Caterpillar (CAT) is the latest victim of the commodities crash

Caterpillar is the world’s largest publicly-traded machinery manufacturer. It sells trucks, bulldozers, and other heavy machinery to miners, energy producers, and lumber companies.

Last quarter, Caterpillar’s sales fell 13% from the year before. Profits fell 29%.

Regular readers know that commodity prices have crashed. The Bloomberg Commodity Index, which tracks 22 different commodities, is at a sixteen-year low. The price of oil is down 51% over the last year. The price of lumber is down 34%. Platinum and copper prices are both down more than 24%.

Crashing prices have forced commodity producers to cut back on spending. The Wall Street Journal reports that global energy and commodity companies will cut capital spending by 14% this year.

These companies are Caterpillar’s main customers…and they’re not buying much equipment from Caterpillar right now.

•  On Thursday, Caterpillar announced $1.5 billion in spending cuts…

The company plans to lay off 10,000 workers over the next four years.

Management warned that sales in 2015 and 2016 will be lower than it originally projected. It blames “broadly weaker business conditions.”

Caterpillar’s stock fell 6.3% on the news. As we show in the chart below, its stock is now down 35% since last September.

•  Caterpillar isn’t the only big company having trouble with crashing commodity prices…

Regular readers know that big mining company Glencore (GLEN.L) recently reported ugly results.

Earlier today, Glencore’s stock plunged an incredible 29%…to a new all-time low.

Glencore was a huge company. A year ago, it was worth $45 billion, roughly the size of iconic U.S. carmaker General Motors (GM).

But its stock price has fallen so much that Glencore is only worth $10 billion today. It has lost $13 billion in value in just the past month.

Like Caterpillar, Glencore has announced drastic spending cuts. It recently suspended two dividend payments and announced plans to sell $2 billion in assets. On Friday, Glencore said it was also selling part of its agricultural business. On top of that, the company raised $2.5 billion earlier this month by issuing new shares.

Glencore is trying to cut $10 billion from its $30 billion of debt by the end of 2016. Some investors don’t think it will be enough. The Wall Street Journal explains:

Investec Securities said in a report Monday that if commodity prices don’t rebound, the value of Glencore’s stock is “virtually eliminated.” That’s because Glencore, with nearly $30 billion in debt, would need to dedicate excess cash to repaying debt obligations, the analyst said.

If prices don’t recover, “Glencore may have to undertake further restructuring beyond the dividend suspension, capital raising and asset sales programs it has already announced,” Investec said.

Meanwhile, falling commodity prices are also hurting entire countries…

•  On Thursday, Norway’s central bank cut its key interest rate by 0.25% to a record low…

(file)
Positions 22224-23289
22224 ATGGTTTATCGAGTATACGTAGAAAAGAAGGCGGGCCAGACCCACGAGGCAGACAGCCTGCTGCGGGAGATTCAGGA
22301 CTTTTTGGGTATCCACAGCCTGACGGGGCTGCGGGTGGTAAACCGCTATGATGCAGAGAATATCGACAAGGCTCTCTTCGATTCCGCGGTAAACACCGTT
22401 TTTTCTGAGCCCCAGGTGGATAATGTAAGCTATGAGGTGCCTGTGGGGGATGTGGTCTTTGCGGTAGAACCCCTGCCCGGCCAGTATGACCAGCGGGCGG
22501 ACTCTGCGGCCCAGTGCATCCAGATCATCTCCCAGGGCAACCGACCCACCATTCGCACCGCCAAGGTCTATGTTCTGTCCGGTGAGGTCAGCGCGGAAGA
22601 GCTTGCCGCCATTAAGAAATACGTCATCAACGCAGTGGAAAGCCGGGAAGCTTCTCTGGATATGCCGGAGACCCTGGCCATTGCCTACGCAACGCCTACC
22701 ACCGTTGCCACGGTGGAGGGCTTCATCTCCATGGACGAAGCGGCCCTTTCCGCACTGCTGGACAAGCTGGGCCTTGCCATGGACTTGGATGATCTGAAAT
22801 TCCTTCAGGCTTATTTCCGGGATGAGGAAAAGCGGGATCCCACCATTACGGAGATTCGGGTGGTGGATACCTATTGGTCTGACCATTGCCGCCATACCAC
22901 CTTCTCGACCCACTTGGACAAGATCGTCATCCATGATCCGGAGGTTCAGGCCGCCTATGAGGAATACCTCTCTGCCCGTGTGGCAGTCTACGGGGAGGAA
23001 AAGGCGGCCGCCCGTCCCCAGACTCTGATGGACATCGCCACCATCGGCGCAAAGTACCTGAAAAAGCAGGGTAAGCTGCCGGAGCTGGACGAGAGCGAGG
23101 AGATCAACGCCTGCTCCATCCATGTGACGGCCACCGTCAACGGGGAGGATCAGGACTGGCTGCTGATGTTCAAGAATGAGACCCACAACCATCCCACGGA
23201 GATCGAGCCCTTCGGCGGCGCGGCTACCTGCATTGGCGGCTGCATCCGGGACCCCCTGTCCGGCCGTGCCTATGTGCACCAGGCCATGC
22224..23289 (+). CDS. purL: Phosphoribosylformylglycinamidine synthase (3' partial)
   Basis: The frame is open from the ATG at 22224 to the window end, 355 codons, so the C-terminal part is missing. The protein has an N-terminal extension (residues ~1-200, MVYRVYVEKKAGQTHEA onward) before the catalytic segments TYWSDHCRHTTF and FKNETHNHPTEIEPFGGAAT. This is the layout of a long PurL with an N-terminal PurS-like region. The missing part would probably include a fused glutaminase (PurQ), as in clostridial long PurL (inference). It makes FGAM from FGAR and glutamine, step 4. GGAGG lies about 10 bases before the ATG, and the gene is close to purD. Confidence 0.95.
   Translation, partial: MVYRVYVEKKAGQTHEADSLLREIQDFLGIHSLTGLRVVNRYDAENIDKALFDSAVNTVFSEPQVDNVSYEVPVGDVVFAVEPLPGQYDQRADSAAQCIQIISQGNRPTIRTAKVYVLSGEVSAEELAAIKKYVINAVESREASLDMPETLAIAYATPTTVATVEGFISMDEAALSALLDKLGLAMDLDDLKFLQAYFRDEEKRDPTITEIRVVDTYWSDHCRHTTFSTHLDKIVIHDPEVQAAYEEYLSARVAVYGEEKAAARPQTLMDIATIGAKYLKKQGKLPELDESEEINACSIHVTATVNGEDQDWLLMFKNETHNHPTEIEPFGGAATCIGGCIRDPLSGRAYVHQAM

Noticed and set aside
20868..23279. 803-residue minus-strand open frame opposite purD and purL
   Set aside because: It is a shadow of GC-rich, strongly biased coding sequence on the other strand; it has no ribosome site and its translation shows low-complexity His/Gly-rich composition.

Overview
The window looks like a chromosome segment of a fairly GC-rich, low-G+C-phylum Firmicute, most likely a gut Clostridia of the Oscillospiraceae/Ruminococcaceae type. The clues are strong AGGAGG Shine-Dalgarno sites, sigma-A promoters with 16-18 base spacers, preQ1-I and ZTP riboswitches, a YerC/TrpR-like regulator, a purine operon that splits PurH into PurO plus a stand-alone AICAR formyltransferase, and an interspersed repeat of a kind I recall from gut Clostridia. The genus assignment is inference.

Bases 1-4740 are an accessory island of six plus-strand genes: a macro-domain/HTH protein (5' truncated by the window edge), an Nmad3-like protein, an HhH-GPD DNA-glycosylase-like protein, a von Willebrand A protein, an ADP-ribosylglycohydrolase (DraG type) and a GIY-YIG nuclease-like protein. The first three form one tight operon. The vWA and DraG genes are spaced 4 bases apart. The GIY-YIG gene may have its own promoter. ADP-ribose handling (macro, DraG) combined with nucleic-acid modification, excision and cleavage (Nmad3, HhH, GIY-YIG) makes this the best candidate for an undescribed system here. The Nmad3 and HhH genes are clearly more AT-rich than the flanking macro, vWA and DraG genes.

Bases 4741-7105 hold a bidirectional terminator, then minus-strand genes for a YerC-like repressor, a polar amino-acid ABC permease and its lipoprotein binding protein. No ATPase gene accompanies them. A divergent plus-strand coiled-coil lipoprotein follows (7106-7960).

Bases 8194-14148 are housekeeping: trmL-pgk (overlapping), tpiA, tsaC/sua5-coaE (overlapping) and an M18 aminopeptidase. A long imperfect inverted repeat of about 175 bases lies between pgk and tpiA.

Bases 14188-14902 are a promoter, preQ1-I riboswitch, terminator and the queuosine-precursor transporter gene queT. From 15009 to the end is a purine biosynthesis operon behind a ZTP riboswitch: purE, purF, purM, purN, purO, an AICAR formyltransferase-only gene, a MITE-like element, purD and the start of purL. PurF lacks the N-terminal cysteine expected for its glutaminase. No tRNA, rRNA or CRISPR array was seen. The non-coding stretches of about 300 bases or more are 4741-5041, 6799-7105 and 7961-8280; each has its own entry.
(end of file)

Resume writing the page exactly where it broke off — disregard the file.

The rate cut is meant to help Norway’s struggling economy. (Regular readers know low interest rates make it cheaper to borrow money.)

Norway’s unemployment rate just hit an 11-year high. And its currency, the krone, has fallen 21% over the last year.

Crashing oil prices have hit Norway hard. Norway is the largest oil producer in Europe. Oil and natural gas make up 67% of the country’s exports, according to the European Commission. They also make up 22% of its gross domestic product (GDP).

•  Norway made a lot of money when the price of oil was high…

It tucked a lot of those profits away into its sovereign wealth fund, which is basically a giant national investment fund.

Norway’s sovereign wealth fund grew into the largest sovereign wealth fund in the world. It owns more than $800 billion in assets, including 1% of all stocks worldwide. It also owns 2% of all European stocks, making it the single largest owner of European stocks.

If Norway’s economic problems continue, its sovereign wealth fund may have to sell stocks to cover the nation’s bills. Bloomberg Business explains:

If the government has to withdraw money from its $875 billion sovereign wealth fund, it will be a historic step. It’s either that, or heavily rein in fiscal spending at a time when the country needs it most. The state’s spending could start to outstrip income from oil, which it pours into its wealth fund for future generations.

If Norway does decide to sell part of its massive portfolio of stocks, it could put downward pressure on global markets.

Chart of the Day

The crisis in emerging markets is creating big problems for Caterpillar…

Emerging markets are markets in countries on their way to becoming developed like the U.S. and Germany. China, Brazil, and Russia are all emerging markets. As a group, emerging market stocks have fallen 23% over the past year.

Financial Times reports that Caterpillar receives 60% of its pre-tax profits from outside of the United States. Much of that revenue comes from emerging markets.

Today’s chart compares Caterpillar’s stock price with the MSCI Emerging Markets Index. This index tracks the stock performance of roughly 800 stocks in 23 different emerging markets.

Over the past decade, Caterpillar’s stock price has moved closely with emerging market stocks.

And as you can see, emerging market stocks and Caterpillar recently plunged together.


Justin Spittler
Delray Beach, Florida
September 28, 2015

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